With the gradual resumption of sports activities after the lock-down period for coronavirus pandemic, a new problem is emerging: Allow all athletes to be able to return to compete after SARS-CoV-2 infection in total safety. Several protocols have been proposed for healed athletes but all of them have been formulated for the adult population. The aim of the present study is to evaluate the adequacy of Italian practical recommendations for return-to-paly, in order to exclude cardiorespiratory complications due to COVID-19 in children and adolescents. Between April 2020 and January 2021 the Italian Sports Medical Federation formulated cardiorespiratory protocols to be applied to athletes recovered from SARS-CoV-2 infection. The protocols take into account the severity of the infection. Protocols include lung function tests, cardiopulmonary exercise test, echocardiographic evaluation, blood chemistry tests.
The COVID-19 pandemic and school closure: learning loss in mathematics in primary education

Dalit Contini; Maria Laura Di Tommaso; Caterina Muratori (et al.)

Published: October 2021
taly was the first Western country hit by Covid-19 in February 2020, responding with a tight lockdown and full school closure until the end of the school year. This paper estimates the effect of the pandemic and school closure on the math skills of primary school pupils in Italy. It compares the learning achievements of two cohorts of pupils, the pre-Covid and the Covid cohort. For both cohorts, it matches scores on the national standardised assessment in grade 2 with scores on a standardised test delivered by the researchers at the end of grade 3.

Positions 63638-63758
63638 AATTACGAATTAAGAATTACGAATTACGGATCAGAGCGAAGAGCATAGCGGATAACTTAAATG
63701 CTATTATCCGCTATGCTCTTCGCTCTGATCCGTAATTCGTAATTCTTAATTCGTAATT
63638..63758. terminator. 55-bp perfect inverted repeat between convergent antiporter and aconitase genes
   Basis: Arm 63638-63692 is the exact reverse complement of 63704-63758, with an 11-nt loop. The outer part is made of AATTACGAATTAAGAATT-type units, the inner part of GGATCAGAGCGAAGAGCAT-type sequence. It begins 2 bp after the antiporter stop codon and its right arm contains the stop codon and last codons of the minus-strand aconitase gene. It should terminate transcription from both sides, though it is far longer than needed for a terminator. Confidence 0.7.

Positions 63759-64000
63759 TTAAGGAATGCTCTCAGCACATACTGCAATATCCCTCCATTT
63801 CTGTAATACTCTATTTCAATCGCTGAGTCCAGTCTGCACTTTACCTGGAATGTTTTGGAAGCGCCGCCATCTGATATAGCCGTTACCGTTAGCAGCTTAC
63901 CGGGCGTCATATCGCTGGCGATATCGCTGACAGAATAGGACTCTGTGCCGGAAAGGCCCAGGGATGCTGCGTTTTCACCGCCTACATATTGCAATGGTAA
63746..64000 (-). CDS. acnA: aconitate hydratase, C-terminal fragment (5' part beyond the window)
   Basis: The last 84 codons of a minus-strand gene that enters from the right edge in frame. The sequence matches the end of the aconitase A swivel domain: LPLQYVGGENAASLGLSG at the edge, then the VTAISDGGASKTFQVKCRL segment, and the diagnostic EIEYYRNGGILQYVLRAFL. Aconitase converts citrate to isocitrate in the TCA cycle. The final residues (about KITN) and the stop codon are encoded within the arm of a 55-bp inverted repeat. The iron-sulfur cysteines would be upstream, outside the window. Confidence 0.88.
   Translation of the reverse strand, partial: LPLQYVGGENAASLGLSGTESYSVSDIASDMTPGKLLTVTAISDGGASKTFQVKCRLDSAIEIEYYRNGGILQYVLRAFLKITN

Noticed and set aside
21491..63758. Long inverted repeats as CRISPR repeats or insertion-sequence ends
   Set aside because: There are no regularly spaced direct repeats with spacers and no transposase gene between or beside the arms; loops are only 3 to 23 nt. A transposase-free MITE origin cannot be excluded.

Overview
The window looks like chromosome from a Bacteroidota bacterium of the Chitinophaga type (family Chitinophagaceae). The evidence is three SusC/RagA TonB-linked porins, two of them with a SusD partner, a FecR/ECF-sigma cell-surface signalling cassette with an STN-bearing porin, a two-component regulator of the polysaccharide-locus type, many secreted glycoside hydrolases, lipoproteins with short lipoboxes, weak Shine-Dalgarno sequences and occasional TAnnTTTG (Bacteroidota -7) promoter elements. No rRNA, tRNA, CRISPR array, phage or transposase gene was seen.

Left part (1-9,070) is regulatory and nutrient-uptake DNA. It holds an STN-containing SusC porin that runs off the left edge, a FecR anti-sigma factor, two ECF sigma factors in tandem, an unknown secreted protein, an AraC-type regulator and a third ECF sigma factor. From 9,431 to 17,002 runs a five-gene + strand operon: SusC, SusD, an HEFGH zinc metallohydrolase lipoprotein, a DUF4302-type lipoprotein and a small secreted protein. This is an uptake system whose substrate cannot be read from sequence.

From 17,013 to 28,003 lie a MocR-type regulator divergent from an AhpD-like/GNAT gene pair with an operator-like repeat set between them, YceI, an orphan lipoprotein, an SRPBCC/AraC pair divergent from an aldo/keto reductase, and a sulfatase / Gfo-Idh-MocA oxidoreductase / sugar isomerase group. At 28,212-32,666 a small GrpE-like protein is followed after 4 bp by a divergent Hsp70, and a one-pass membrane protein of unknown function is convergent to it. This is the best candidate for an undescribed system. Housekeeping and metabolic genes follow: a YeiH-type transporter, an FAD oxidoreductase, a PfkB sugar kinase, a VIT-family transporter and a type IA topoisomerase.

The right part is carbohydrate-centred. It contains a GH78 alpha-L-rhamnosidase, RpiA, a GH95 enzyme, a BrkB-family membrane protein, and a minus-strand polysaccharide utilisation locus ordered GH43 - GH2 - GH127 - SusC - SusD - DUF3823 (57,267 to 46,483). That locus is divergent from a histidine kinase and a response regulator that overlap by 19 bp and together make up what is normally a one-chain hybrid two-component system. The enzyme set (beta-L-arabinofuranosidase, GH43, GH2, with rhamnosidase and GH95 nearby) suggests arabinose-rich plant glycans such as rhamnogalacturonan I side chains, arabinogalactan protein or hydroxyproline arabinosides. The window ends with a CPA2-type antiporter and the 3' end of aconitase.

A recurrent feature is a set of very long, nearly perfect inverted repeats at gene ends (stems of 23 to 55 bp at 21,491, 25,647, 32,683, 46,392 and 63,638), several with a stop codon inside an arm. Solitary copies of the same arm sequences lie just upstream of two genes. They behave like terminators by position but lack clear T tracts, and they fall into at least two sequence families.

Italian children’s well-being after lockdown: predictors of psychopathological symptoms in times of COVID-19

Marcella Caputi; Barbara Forresi; Ludovica Giani (et al.)

Published: October 2021   Journal: International Journal of Environmental Research and Public Health
The first Italian lockdown imposed to fight the spread of COVID-19 caused important disruptions in families’ everyday lives. The main aim of this research was to investigate the predictors of psychopathology in children aged 5–10 years, immediately after the national 2-month lockdown. A total of 158 Italian parents (148 mothers, 10 fathers, mean age = 41 years) were recruited and asked to complete an online research concerning their 158 children (76 boys, mean age = 7.4 years). Parents completed questionnaires on parent–child conflict, resilience, temperament, behavior, and previous adverse childhood experiences. Hierarchical regressions showed that children’s psychopathology was predicted by low child resilience, high novelty seeking and harm avoidance, adverse experiences, and high flooding levels. Moreover, girls exposed to adverse experiences appeared more vulnerable to psychopathology.
61 - 75 of 186

UNICEF Innocenti's Children and COVID-19 Library is a database collecting research from around the world on COVID-19 and its impacts on children and adolescents.